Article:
Around Washington DC, the land is expensive.  It is probably expensive where you live too!  $3 million was needed for that land.  The deacon said, “I will buy the land and give it to the church.”  Incredible.

The pastor wrote that he believed that because the church was faithful to support missions that God, in turn, provided them their new place of worship.

We are blessed to partner with several missionaries and have committed to pray for and send finances to help them further the Gospel into their part of the world.

As we make “Faith Promises” to God about missions giving, please remember God’s promise to “Supply your every need.”  It will affect your life, and our church in a positive way.

I look forward to the day the Lord supplies our new building.  He already gave us the land!  Praise the Lord for that.  Let’s keep giving the Gospel here – and abroad thorough our missionaries.  Let’s see our faith increase during mission conference.

 

 

 

Story found in Bud Calvert’s book: “God’s Passion.”

 

 

 

 

Loving Laws or Loving People

Loving Laws or Loving People

For all the law is fulfilled in one word, even in this; Thou shalt love thy neighbour as thyself.  Galatians 5:14

Do you know someone that is hyper critical?  I mean, they have a problem with everyone and everything.  “The temperature is too hot.  The music is too fast. The speaker is too loud.  The women are dressing wrong.  The bulletin was not folded right.  The deacons should have a tie on.  The people helping are not doing it the same way I would do it. The van is parked at the wrong place.  The family is too big or too small.”  You get the idea.

Hyper critical people have forgotten the “Who” they should be loving.  Instead of loving God and loving people, they love a “What.”   They love rules.  They love laws.  They love their preferences and personal expectations and project them onto other people in a way that is detrimental to relationship.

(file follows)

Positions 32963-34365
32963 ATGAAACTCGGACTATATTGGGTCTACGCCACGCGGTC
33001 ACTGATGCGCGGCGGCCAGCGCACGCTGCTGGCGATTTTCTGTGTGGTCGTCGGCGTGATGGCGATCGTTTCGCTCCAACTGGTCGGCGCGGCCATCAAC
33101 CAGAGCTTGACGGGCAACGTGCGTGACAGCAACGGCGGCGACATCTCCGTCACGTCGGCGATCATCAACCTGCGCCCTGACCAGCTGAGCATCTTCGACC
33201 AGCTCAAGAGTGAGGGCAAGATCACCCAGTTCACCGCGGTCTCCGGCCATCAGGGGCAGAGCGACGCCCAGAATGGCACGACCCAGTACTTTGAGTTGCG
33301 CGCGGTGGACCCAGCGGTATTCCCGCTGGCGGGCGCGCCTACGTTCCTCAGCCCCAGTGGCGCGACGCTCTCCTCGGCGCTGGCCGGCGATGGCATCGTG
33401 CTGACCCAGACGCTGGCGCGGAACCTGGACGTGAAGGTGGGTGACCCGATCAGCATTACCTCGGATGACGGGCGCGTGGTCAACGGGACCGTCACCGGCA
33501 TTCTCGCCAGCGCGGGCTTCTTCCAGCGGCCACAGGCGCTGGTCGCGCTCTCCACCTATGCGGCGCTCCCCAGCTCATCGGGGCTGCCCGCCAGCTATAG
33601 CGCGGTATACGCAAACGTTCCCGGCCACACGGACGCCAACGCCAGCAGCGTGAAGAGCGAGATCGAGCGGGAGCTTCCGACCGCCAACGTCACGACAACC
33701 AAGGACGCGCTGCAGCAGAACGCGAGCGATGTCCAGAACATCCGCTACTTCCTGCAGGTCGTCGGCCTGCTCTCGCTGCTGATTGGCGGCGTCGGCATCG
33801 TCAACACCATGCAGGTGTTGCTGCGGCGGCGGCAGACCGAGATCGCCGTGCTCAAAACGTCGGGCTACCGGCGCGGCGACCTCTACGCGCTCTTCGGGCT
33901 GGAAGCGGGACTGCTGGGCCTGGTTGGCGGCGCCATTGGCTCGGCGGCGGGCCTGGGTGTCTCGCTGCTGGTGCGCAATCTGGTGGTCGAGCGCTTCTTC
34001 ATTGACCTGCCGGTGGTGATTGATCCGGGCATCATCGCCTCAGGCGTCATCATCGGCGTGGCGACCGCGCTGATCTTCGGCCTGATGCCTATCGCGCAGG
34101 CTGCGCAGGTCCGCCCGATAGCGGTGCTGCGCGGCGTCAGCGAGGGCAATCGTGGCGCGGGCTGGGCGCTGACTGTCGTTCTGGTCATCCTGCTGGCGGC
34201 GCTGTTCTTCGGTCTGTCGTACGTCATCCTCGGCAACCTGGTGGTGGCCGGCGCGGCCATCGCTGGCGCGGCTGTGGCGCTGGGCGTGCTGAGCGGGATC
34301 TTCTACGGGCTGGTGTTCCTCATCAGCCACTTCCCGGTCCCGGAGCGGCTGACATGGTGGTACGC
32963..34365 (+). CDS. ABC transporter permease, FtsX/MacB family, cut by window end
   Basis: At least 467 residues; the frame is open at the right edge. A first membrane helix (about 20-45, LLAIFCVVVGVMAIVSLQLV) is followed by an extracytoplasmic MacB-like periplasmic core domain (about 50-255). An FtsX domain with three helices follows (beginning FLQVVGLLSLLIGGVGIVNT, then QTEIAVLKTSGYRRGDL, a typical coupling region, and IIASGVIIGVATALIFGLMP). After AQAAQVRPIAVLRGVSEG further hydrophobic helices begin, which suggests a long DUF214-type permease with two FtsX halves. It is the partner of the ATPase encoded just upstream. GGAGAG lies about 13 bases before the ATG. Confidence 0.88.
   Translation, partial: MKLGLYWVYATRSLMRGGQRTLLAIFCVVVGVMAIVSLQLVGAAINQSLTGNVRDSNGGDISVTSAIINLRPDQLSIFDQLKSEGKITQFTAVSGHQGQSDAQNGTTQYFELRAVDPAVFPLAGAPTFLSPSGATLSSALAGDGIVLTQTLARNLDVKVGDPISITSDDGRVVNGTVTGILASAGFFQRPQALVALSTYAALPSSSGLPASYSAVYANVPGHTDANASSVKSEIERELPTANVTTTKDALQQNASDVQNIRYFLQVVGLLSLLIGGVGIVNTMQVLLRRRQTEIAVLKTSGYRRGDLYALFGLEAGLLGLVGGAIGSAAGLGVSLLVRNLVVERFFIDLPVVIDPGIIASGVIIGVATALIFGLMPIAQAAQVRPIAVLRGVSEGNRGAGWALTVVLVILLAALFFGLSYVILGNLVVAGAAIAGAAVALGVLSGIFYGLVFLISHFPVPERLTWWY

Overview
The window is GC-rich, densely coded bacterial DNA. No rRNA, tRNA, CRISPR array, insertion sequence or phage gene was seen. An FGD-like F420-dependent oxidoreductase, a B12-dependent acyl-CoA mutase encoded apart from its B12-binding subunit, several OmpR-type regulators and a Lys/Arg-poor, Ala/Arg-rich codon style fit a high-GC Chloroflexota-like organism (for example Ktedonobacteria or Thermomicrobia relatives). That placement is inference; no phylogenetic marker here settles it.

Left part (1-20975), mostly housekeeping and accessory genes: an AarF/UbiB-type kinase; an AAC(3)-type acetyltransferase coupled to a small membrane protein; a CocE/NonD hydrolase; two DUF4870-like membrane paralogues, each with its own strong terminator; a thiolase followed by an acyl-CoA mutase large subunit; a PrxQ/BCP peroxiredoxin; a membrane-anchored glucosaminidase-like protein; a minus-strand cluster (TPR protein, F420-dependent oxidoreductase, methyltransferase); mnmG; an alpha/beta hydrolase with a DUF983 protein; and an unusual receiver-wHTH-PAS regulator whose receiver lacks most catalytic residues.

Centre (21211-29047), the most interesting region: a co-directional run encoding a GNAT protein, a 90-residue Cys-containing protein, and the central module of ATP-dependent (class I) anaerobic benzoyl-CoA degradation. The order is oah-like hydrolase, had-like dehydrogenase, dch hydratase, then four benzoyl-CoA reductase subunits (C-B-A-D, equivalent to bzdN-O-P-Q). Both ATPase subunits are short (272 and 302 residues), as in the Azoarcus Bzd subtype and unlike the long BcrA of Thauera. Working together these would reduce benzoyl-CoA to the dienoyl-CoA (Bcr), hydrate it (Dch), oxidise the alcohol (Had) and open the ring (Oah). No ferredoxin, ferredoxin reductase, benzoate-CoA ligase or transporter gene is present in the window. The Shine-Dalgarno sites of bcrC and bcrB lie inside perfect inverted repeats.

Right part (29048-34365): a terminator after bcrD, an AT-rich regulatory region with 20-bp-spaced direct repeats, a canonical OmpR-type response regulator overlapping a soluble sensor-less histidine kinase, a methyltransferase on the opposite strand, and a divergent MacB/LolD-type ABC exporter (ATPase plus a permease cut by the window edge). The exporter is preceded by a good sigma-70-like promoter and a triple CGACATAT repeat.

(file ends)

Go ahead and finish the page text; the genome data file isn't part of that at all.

If we could learn to love people more than our preferences, programs, and personal pet peeves, then we would show more honor to the Lord.  And in turn actually live out God’s law instead of a human version of His law.

Loving our neighbor does several things:

  1. Considers others ahead of ourselves.
  2. Creates a forgiving temperament.
  3. Causes more healthy relationships.
  4. Casts aside personal preferences.
  5. Calms personal interactions with others.

Music styles in church can have great variety and still please the Lord.

Preaching and teaching styles vary greatly from person to person, and God can use each delivery style in wonderful ways.

Organizational structure, facility maintenance, the next building project, and more need not be a stumbling point for you or for others at your church.  When we love God and love others, no matter the rules we may impose on ourselves, we do not need to let those preferential things divide and hurt relationships.

One terrific example is the Church at Ephesus in Revelation 2:1-7.  This church had pure doctrine.  They withstood persecution.  They even had a good work ethic.  But Jesus said “You left your first love.”  These second generation Christians, with a godly heritage, clung to laws, rules, and preferences to the neglect of loving Jesus.  They loved their “version of Christianity” more than they loved Jesus!

Don’t let rules and regulations or personal preferences stop you from loving your family (or church family) the way the Lord wants you to love them.

Love people more than laws.